Album Review: John Grant – Grey Tickles, Black Pressure
Grey Tickles, Black Pressure (Bella Union)
The new lease of life afforded John Grant after The Czars disbanded in 2006 has yielded a bizarre series of chapters in his personal history. Between being lavished with praise for his solo albums Queen of Denmark and Pale Green Ghosts, he disclosed his HIV-positive status live on-stage in 2012, has collaborated with disco flagbearers Hercules and Love Affair, rubbed shoulders with Elton John, and penned Iceland’s 2014 entry to the Eurovision Song Contest (Pollapönk’s ‘No Prejudice‘). Now approaching the ten-year anniversary of The Czars’ breakup, it’s striking to glance back and marvel at Grant’s steady rise to subversive alt-hero.
Now 47 and having taken up residence in Reykjavik, Grant is coming at his midlife crisis from a sideways angle, surveying the world and his place in it with an arched eyebrow and no shortage of sarcasm. The title of his third album owes its name to an amalgamation of the Icelandic name for middle-age and the Turkish phrase for a nightmare, and Grey Tickles, Black Pressure prods at notions of ageing with equal parts resentment and playfulness. There are self-mocking nods to Grant’s more out-of-touch preferences, whether he’s mistaking Joan as Police Woman for Joan Baez, or bemoaning missing out on New York debauchery circa the 1970s. Fabulously, these references click rather than cloy: there is remarkable pleasure to be derived from hearing Grant purr “I do love me some Angie Dickinson” on the lascivious funk of ‘Snug Slacks’. The twelve songs sandwiched between the album’s spoken-word bookends are so rich in genuinely funny observations and well-stacked syllables that the whole showcase is inviting even at a comparatively hefty runtime.
It’s not all merry, but as has worked so well on Grant’s previous releases, the more confessional touches come tinged with self-laceration and pithy asides to what the songwriter himself recognises are “first-world problems”. The grand, loping title track rises to Grant’s realisation that “there are children who have cancer / and so all bets are off / ’cause I can’t compete with that”, puncturing his musings on life after diagnosis with a sentiment both tender and petulant. The record continues through numerous phases, from the distorted guitar crunches of ‘Guess How I Know’ and ‘You & Him’ into a run of songs fixated on impending apocalypse. ‘Global Warming’, ‘Magma Arrives’ and ‘Black Blizzard’ portray the grisly consequences of climate change as imagined from Grant’s Icelandic retreat, the instrumentation increasingly wigging out before finally bubbling into the turbulence of ‘Black Blizzard’. The album is rounded out with ‘No More Tangles’ and ‘Geraldine’, a warm pair of graceful, simmering ballads that document the disintegration of a happy union and a frustrated sigh at derogatory attitudes to ageing and sexual orientation. Grant appeals to the spirit of actress Geraldine Page on the latter, grumbling “please tell me you didn’t have to put up with this shit”. What in lesser hands would have become far too maudlin or syrupy, Grant ties into a fitting end to an album that finds the absurdity in grave matters and rides it out with élan.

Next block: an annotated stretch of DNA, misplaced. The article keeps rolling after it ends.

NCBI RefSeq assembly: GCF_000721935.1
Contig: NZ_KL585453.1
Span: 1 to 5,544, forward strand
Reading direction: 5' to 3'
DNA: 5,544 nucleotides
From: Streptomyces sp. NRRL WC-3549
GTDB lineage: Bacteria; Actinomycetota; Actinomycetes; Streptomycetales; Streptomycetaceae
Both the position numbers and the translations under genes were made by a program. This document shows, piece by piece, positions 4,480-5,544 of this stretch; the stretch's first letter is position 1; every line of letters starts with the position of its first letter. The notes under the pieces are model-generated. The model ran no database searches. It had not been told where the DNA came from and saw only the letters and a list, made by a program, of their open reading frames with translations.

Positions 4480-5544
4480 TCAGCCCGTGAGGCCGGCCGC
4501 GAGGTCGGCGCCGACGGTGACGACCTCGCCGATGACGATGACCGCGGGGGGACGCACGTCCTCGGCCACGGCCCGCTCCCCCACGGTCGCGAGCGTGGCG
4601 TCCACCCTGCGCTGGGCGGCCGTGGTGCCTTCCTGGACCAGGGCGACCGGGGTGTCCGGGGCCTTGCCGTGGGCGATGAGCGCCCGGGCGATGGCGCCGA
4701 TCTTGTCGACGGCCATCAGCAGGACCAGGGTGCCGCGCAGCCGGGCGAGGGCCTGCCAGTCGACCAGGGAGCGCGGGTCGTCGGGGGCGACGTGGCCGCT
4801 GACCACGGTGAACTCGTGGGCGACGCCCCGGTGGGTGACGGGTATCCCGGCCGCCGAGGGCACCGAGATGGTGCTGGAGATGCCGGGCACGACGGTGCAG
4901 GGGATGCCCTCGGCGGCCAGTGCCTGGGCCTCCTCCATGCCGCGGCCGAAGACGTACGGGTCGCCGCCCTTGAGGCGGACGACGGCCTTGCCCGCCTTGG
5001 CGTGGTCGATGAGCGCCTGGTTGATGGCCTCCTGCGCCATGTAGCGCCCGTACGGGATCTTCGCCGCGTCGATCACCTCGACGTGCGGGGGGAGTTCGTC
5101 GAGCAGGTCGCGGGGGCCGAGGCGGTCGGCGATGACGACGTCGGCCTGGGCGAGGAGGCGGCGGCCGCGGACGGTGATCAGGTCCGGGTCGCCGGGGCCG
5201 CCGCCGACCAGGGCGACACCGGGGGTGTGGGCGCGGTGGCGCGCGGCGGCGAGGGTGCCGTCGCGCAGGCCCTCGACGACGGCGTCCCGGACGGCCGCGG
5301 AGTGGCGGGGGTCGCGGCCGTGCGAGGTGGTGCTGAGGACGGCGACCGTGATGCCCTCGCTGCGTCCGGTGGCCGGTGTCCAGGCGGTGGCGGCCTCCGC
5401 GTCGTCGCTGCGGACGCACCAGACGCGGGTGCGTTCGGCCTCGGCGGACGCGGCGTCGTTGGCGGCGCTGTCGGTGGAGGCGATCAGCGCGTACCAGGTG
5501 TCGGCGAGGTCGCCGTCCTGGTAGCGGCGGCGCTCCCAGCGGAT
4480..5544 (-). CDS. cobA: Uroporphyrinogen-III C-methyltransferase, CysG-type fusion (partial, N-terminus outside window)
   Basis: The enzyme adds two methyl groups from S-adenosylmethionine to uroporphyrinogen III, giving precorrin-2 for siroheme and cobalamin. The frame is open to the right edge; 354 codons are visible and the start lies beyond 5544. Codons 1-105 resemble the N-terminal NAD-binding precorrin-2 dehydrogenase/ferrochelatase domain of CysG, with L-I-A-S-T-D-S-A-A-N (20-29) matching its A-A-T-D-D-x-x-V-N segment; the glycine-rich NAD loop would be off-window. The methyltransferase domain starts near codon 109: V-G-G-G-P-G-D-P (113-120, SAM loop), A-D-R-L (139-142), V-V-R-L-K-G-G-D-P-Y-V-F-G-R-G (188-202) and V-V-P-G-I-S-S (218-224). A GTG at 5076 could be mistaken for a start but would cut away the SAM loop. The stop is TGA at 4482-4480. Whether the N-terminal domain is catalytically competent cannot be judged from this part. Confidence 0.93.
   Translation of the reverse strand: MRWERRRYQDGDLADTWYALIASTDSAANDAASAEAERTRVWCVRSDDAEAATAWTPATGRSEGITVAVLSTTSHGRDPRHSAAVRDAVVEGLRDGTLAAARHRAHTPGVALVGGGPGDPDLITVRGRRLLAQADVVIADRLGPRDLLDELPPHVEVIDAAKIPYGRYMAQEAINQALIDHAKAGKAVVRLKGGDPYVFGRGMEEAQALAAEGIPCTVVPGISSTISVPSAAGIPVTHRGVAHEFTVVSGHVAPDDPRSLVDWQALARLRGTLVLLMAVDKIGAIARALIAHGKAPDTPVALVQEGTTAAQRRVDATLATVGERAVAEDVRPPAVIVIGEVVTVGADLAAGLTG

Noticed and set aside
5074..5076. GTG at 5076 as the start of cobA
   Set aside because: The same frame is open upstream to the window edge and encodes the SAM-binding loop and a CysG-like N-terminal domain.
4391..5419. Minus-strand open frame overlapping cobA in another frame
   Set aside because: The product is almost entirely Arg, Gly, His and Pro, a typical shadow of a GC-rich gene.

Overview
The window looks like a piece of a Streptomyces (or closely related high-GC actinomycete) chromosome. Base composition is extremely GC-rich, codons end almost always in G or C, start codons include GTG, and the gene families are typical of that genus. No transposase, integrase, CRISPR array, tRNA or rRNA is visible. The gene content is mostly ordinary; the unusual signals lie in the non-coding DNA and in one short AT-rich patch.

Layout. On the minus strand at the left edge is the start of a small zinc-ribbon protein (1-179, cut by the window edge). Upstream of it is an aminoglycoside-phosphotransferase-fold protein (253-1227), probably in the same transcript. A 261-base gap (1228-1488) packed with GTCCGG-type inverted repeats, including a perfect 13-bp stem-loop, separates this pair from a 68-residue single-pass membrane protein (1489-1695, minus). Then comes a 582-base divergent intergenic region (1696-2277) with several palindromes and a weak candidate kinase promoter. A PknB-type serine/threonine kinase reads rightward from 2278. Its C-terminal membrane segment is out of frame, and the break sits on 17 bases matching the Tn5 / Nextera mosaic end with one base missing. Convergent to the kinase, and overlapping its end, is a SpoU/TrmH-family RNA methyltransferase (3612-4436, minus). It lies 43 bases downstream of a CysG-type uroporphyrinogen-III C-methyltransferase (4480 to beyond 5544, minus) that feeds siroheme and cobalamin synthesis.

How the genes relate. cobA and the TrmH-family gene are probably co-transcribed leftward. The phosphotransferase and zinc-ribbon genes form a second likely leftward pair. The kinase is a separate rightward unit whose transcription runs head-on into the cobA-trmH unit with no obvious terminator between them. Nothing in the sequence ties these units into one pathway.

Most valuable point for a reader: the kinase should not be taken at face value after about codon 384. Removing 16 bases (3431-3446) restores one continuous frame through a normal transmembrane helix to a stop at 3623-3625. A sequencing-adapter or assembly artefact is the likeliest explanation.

Thematically, Grey Tickles… runs a gamut of messy topics, but the songs themselves are cast in a smooth sheen courtesy of John Congleton, characterised by bubbling bass and synthesisers that pinball between stripped-back and dancefloor-ready. The Americana of Queen of Denmark merges with the more erratic thrust of Pale Green Ghosts beautifully, the resulting successor sounding varied while still cohering around Grant’s authoritative persona. The aesthetic features enough of a throwback charm to appeal to Grant’s fellow midlifers, though his presence boasts such frank wit and empathy that Grey Tickles… should attract listeners well beyond that demographic. There are a number of cuts which are outstandingly catchy, such as the love-song-in-reverse of ‘Disappointing’, which perfects Grant’s penchant for disco theatrics over a strutting rhythm and a fantastic cameo from Tracey Thorn.
On caustic kiss-offs such as the grinding romp ‘You & Him’ (featuring an excellent duet with a snarling Amanda Palmer), Grant’s husky baritone serves up barbed remarks as cutting as those on Father John Misty’s I Love You, Honeybear. Both are records of this year set apart by their strangely affecting blend of black humour and almost confrontationally direct emotional pleas, yet where Joshua Tillman takes a more extravagant approach to his songwriting, Grant commands his material with earthiness, his pop-culture nods rightly casting him as a single idiosyncratic character. Maintaining such a strong grasp of humour while touching on heavy ideas is a tricky balancing act, but not only does Grey Tickles, Black Pressure succeed from the first listen, its pleasures sound built to last. There’s enough depth and sophistication to these songs to weather many spins, rendering Grant’s third solo album yet another highlight in a career which only shines brighter with each passing year. Bring on the cranky fiftysomething dispatches, please.
“You’re so cute but you remind me of somebody else / It’s on the tip of my tongue, no it’s not Orson Welles.”
Posted on November 26, 2015, in The Music World and tagged Album Review, Amanda Palmer, Bella Union, Disappointing, Father John Misty, Grey Tickles Black Pressure, John Congleton, John Grant, Queen of Denmark, Snug Slacks, You & Him. Bookmark the permalink. Leave a comment.